Critics who don’t take cartoons seriously might dismiss diagnosing a fictional character with depression or even argue that such a character has little relevance in a kids' show since most children don’t struggle with depression. The CDC confirms that approximately 2.5 million children from ages 3-17 have been diagnosed with depression in the years 2016-2019.  Even though characters like Squidward or even Mojo Jojo who don’t portray the rays of happiness that main characters like Spongebob do may be considered “less likable characters”, they are still critical elements in any tv series or cartoon.  The perkiness reflected by the main characters may somewhat be overstimulating and children may want to reflect on a dimmer character like Squidward whose pessimistic views can be comforting and even relatable to young viewers who could find themselves in "Debbie downer" moods.  It’s important to have a balance between different characters on a show so that kids and all viewers feel free to express both positive and negative emotions. It’s perfectly fine to identify with a character and feel connected to them in some way.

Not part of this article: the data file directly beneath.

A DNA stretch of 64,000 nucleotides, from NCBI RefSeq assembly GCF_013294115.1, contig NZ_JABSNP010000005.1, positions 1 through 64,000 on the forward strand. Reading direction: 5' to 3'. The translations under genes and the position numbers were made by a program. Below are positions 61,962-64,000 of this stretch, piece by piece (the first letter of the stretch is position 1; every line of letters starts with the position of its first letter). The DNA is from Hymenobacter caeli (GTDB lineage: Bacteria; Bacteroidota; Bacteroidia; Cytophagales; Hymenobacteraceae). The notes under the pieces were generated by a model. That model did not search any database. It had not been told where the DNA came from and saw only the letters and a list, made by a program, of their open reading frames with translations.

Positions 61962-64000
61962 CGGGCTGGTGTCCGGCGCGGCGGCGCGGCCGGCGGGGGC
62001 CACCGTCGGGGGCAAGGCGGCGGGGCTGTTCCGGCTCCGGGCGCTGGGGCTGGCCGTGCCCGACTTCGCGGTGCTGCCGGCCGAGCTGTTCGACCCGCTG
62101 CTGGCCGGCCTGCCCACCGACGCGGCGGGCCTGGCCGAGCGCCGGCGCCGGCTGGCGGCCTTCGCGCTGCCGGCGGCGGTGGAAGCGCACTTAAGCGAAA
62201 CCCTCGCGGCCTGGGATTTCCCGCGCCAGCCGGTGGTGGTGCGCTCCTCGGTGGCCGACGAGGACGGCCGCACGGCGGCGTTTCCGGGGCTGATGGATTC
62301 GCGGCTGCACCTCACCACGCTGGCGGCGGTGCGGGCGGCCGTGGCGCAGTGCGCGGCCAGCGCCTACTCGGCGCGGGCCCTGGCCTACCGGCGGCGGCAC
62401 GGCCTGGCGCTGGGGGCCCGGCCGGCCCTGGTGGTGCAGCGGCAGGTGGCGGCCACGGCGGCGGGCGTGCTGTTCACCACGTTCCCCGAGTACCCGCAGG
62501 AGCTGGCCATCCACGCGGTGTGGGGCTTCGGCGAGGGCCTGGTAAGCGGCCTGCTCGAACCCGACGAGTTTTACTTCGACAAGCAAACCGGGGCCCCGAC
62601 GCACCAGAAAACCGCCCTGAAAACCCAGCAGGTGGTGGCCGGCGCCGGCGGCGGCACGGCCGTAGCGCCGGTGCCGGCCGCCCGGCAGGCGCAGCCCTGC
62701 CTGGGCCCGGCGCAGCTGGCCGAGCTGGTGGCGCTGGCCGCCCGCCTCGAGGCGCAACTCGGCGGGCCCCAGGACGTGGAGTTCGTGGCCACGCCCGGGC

No matter what some may think about cartoons, there’s no question about it that they are just as much relatable to real life as live-action characters are in movies and tv shows.  A real-life person portraying a character in a live-action film may seem more real than a cartoon whose character is pure fiction.  Even so, it could be that we’re not watching the right cartoons that actually portray who we are as real people, making them just as relatable as a character in a film.  There’s more to a cartoon than the fantasy that is appreciated and highlighted throughout a story, and we must learn to understand the depths that creators aim to portray.